One global asset manager, who met with Exxon Mobil a dozen times before the proxy vote, said that while management remained steadfastly convinced that it was right, the company also approached the problem with an engineering mind-set that balked at committing to something like net zero without a detailed plan for getting there — a reasonable concern, but one that other companies have approached as a challenge with 30 years to solve. Some shareholders said the company was uniquely intransigent about responding to mounting demands; after more than 60 percent of Exxon Mobil investors voted in 2017 in favor of producing a report on the risk to the business of addressing climate change, the company published a forecast for demand that would rely on cutting emissions intensity and improving efficiency. “We found the report that they produced to be less than adequate,” said DiNapoli, the New York state comptroller. In it, the company projected a 2.4-degree global temperature increase.
In January, shortly after Engine No. 1 began its proxy battle, Penner and James had a video call with Woods and Exxon Mobil’s lead independent director, Ken Frazier. The encounter was tense, but everyone made an effort to maintain the veneer of friendly deference. At one point, Frazier flashed a peace sign at the camera, acknowledging shareholder frustration with the decreasing profitability of the last decade while also explaining that the board had criteria for vetting new candidates — selecting for chief-executive-level experience at companies with significant market value — that Engine No. 1’s nominees didn’t meet. Woods talked about how the company would play an important role in meeting the energy demands of a growing global population with improving standards of living. He said Exxon Mobil supported the idea of addressing climate change but didn’t know what kind of competitive advantage the company could have in areas like renewable energy.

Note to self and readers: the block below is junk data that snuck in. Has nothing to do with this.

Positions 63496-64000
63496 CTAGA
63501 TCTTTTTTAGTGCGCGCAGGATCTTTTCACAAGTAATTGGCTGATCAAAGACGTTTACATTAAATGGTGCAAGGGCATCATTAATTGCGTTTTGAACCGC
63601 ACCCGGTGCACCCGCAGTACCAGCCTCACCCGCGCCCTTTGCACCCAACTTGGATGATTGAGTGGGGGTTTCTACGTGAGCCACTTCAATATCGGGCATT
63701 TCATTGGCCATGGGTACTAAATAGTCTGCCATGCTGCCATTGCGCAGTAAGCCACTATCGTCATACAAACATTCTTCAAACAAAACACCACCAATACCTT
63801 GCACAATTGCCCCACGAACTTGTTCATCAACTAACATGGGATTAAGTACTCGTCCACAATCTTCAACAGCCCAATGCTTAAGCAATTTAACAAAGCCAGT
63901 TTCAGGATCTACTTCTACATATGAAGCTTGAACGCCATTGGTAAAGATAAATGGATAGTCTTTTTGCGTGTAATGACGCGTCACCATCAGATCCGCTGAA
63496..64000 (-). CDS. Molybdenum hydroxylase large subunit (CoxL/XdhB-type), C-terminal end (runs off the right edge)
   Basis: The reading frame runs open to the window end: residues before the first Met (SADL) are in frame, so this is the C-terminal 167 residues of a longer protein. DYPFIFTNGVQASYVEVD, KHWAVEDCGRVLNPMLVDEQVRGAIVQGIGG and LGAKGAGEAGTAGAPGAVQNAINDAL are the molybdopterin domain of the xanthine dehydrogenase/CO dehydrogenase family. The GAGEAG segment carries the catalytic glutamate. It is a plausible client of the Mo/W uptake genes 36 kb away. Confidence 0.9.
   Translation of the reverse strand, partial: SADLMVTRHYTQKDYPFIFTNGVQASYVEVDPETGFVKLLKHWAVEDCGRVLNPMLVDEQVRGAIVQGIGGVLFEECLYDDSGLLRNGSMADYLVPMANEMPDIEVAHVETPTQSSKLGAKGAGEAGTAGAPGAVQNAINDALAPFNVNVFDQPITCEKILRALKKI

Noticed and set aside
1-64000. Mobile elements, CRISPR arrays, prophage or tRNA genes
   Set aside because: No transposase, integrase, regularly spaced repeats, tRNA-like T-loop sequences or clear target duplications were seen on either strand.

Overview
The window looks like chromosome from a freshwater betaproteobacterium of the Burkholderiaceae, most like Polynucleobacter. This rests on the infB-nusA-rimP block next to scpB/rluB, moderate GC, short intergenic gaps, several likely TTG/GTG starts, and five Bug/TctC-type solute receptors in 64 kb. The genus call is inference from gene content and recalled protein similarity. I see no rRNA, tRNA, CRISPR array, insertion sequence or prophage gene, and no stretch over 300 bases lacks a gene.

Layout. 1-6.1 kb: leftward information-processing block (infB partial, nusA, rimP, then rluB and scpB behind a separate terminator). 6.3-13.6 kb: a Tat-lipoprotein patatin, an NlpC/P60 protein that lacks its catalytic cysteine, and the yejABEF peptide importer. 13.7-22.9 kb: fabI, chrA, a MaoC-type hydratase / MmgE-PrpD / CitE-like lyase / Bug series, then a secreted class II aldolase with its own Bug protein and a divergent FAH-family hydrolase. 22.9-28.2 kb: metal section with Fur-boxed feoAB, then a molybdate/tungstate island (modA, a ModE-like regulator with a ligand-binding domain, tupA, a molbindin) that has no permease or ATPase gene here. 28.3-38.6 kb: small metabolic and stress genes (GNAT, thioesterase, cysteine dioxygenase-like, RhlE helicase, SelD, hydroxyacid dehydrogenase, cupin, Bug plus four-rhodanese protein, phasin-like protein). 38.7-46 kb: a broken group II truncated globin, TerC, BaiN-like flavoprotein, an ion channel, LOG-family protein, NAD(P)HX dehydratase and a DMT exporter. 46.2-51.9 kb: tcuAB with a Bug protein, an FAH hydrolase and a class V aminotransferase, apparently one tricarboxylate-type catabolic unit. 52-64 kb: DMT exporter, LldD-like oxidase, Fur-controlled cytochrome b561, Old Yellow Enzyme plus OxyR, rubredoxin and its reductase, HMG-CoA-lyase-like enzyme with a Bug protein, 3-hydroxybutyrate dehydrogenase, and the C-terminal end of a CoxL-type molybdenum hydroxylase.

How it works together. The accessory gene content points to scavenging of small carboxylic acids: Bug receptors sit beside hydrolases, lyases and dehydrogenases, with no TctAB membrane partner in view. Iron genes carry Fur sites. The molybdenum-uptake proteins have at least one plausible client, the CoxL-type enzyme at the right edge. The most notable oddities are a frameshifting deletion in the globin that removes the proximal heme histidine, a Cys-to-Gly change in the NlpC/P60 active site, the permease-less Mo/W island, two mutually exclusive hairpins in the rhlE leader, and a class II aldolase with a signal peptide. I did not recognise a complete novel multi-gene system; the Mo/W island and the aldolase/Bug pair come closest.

“A lot of your investors think it would make sense to set longer-term goals,” Penner said midway through the call.
“Hey, Charlie, do you know how anybody is going to meet the 2050 goal today?” Woods replied. “Have you asked any C.E.O.s who have committed to that?”
“Do you know how you’re going to fulfill your business plan without burning down the planet?” Penner asked.
“If all it takes is aspiration,” Woods said and then paused. “We support that ambition.”
“Have you ever accomplished anything that, when you started, you didn’t know how you were going to finish?” Penner replied. To Penner, having a goal of getting to net zero even without an exact map was better business than planning to continue producing oil and gas in a decarbonizing world.
The call ended with the executives and activists saying they would continue to seek a resolution to avoid a standoff. They didn’t speak again.
Less than two weeks after the call, Exxon Mobil’s management announced that it was adding a director to its board — the former head of Malaysia’s national oil-and-gas company. A month later, the company said it was adding two more, an activist investor and the chief executive of an investment firm, bringing the board briefly to 13 directors, although one director’s term was due to expire. It spent more than $35 million blanketing shareholders with appeals to reject the activists and stick with management. It unveiled a $3 billion investment in its new Low Carbon Solutions venture, primarily focused on carbon-capture projects, including many that had already been announced by the company. It revised its production growth targets down. Just days before the proxy votes would be tallied, Exxon Mobil announced that it would add two more yet-unnamed directors, one with “climate experience” and one with experience in the energy industry. But the company’s efforts at placating the activists fell short, and a week after the annual meeting, it became clear by how much; the company announced that Andy Karsner, the energy entrepreneur, had also been elected to the board, giving Engine No. 1’s candidates a quarter of the seats.